Detect the display mode of your UWP Window

Detect the display mode of your UWP Window

It all started with a request from another UWP developer: “How can I detect if a window is maximized?” The question really took me by surprise and piqued my curiosity, especially since it was coming from a talented UWP developer.

First I checked docs.microsoft.com, but to my dismay, nothing, then StackOverflow: nothing, then Google, Bing… no results.

This may surprise you, but UWP doesn’t provide an API to detect if a window is maximized.

So how can we detect it?

UWP provides 3 pieces of information we can use to “guess” if a window is maximized:

  • ApplicationView.IsFullScreen
  • ApplicationView.IsFullScreenMode
  • UIViewSettings.UserInteractionMode

Note: ApplicationView.IsFullScreen is marked as deprecated (and the documentation suggests to use IsFullScreenMode instead) but IsFullScreen provides some valuable information that other API do not.

Here is what we get if we test all the different display modes on Windows 10 Desktop:

Normal:
IsFullScreen = False
IsFullScreenMode = False
UserInteractionMode = Mouse

Maximized:
IsFullScreen = True
IsFullScreenMode = False
UserInteractionMode = Mouse

Tablet Mode:
IsFullScreen = True
IsFullScreenMode = False
UserInteractionMode = Touch

Full screen (Win+Shift+Enter):
IsFullScreen = True
IsFullScreenMode = True
UserInteractionMode = Mouse/Touch (it depends if tablet mode is activated).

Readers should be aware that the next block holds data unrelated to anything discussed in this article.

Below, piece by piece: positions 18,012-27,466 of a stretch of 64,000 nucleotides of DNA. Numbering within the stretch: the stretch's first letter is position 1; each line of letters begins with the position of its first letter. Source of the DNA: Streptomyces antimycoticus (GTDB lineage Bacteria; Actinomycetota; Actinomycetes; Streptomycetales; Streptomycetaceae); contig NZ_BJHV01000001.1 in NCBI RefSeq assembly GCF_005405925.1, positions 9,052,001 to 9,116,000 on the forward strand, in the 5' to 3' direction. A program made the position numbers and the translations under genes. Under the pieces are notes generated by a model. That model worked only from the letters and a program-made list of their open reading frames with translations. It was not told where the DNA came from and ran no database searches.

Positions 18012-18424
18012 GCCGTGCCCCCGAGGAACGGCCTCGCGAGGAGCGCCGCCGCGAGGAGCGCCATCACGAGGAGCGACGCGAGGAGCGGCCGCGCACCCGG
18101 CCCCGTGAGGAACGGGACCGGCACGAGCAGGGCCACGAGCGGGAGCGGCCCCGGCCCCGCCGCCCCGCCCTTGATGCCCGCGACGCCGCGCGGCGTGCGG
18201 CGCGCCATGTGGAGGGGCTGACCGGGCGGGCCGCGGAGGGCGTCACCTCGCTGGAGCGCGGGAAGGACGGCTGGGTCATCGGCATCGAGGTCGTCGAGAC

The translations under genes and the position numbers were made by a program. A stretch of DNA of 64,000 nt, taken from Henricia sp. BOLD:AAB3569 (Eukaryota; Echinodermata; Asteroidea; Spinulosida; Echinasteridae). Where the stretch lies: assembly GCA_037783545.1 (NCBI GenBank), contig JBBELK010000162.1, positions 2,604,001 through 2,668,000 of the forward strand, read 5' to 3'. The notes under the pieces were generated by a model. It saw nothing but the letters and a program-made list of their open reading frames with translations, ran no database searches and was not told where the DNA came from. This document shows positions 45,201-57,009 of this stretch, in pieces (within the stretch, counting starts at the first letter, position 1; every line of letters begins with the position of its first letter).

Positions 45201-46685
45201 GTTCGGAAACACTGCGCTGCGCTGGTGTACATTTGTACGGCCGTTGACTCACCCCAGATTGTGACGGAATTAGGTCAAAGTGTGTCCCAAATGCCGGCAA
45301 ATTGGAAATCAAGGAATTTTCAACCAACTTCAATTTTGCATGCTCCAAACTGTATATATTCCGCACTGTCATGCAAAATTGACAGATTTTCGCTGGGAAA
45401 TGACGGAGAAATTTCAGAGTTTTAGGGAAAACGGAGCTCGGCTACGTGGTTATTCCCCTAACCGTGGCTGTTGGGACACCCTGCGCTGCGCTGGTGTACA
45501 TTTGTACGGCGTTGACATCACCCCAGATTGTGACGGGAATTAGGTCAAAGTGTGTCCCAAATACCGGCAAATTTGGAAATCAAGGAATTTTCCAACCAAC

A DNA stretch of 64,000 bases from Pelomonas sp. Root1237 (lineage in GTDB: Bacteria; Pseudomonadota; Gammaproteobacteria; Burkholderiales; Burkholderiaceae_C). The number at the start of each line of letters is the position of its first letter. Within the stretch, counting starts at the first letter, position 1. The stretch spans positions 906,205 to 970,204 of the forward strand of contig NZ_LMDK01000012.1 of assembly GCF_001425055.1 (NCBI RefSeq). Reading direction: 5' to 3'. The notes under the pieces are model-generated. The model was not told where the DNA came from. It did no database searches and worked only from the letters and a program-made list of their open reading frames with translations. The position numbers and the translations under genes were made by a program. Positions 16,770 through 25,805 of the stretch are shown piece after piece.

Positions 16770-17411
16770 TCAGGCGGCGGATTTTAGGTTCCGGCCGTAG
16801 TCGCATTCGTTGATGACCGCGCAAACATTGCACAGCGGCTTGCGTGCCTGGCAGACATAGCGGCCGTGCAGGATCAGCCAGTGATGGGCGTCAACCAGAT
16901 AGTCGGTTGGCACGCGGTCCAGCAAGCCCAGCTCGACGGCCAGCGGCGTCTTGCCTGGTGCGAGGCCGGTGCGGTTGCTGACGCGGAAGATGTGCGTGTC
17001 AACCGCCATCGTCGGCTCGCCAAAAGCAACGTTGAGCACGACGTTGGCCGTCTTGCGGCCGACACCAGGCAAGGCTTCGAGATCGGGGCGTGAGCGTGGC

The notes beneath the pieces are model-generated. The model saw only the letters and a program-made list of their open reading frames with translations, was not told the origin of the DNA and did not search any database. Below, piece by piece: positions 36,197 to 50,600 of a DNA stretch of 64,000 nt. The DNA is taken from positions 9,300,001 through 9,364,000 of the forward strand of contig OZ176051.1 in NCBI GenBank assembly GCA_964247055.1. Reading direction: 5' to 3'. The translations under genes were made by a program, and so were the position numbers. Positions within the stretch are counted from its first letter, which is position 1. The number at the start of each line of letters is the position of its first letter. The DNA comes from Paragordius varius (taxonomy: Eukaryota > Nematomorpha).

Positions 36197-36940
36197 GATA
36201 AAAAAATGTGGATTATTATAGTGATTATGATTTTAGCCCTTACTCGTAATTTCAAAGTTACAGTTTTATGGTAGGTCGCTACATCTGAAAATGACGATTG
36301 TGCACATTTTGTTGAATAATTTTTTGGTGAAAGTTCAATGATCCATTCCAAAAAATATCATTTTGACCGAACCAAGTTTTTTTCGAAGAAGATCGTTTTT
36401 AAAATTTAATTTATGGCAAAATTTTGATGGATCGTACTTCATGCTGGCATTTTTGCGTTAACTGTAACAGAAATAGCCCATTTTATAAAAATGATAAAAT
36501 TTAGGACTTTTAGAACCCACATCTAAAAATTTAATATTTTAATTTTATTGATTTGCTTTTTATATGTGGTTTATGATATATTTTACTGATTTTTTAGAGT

Based on these findings, we can conclude that the best way to detect if a window is maximized is to write:

ApplicationView applicationView = ApplicationView.GetForCurrentView();
var isMaximized = AnalyticsInfo.VersionInfo.DeviceFamily == "Windows.Desktop" && applicationView.IsFullScreen && !applicationView.IsFullScreenMode && UIViewSettings.GetForCurrentView().UserInteractionMode == UserInteractionMode.Mouse

Note: this code ignores Mixed Reality headsets, a more advanced version is available below.

Helper class to detect the display mode of the current windows

I didn’t want to provide a single line of code as an answer, so instead I developed a small library to not only detect if the window is maximized but also all other modes:

  • Windowed
  • Maximized
  • FullScreen (Win+Shift+Enter)
  • FullScreenTabletMode (Windows 10 tablet mode, the task back stay visible contrary to the previous mode)
  • SnappedLeft
  • SnappedRight
  • CompactOverlay

This helper class supports all types of devices:

  • Desktop (including Mixed Reality Headsets and Kiosk mode)
  • Mobile (including Continuum)
  • Hololens
  • Xbox
  • Surface Hub
  • IOT

Full code available here:

https://github.com/rudyhuyn/blog-samples/blob/master/DetectWindowDisplayMode/Huyn.WindowDisplayMode/WindowDisplayInfo.cs

To detect which display mode your window uses, import the 2 .cs files in your project, or import the library Huyn.WindowDisplayMode and use the following code:

Huyn.WindowDisplayInfo.GetForCurrentView().ToString()

The code+sample is available here:

https://github.com/rudyhuyn/blog-samples/tree/master/DetectWindowDisplayMode

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